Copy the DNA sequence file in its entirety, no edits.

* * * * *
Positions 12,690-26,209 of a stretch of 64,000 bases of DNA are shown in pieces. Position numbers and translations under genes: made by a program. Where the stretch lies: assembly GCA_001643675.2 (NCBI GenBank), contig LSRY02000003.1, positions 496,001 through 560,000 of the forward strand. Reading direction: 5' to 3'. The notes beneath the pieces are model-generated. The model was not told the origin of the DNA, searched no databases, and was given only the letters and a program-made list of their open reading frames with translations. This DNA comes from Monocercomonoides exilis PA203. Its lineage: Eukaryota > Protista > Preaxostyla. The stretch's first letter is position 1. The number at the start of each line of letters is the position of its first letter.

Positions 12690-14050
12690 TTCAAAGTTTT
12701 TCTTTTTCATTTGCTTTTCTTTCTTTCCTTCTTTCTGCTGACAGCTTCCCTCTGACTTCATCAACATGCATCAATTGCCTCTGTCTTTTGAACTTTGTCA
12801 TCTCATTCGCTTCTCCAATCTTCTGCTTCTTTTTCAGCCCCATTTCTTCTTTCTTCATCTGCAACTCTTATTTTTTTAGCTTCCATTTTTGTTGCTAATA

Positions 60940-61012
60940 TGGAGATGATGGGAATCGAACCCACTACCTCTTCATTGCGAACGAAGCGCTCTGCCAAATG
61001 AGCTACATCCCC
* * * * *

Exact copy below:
Positions 12,690-26,209 of a stretch of 64,000 bases of DNA are shown in pieces. Position numbers and translations under genes: made by a program. Where the stretch lies: assembly GCA_001643675.2 (NCBI GenBank), contig LSRY02000003.1, positions 496,001 through 560,000 of the forward strand. Reading direction: 5' to 3'. The notes beneath the pieces are model-generated. The model was not told the origin of the DNA, searched no databases, and was given only the letters and a program-made list of their open reading frames with translations. This DNA comes from Monocercomonoides exilis PA203. Its lineage: Eukaryota > Protista > Preaxostyla. The stretch's first letter is position 1. The number at the start of each line of letters is the position of its first letter.

Positions 12690-14050
12690 TTCAAAGTTTT
12701 TCTTTTTCATTTGCTTTTCTTTCTTTCCTTCTTTCTGCTGACAGCTTCCCTCTGACTTCATCAACATGCATCAATTGCCTCTGTCTTTTGAACTTTGTCA
12801 TCTCATTCGCTTCTCCAATCTTCTGCTTCTTTTTCAGCCCCATTTCTTCTTTCTTCATCTGCAACTCTTATTTTTTTAGCTTCCATTTTTGTTGCTAATA

Positions 60940-61012
60940 TGGAGATGATGGGAATCGAACCCACTACCTCTTCATTGCGAACGAAGCGCTCTGCCAAATG
61001 AGCTACATCCCC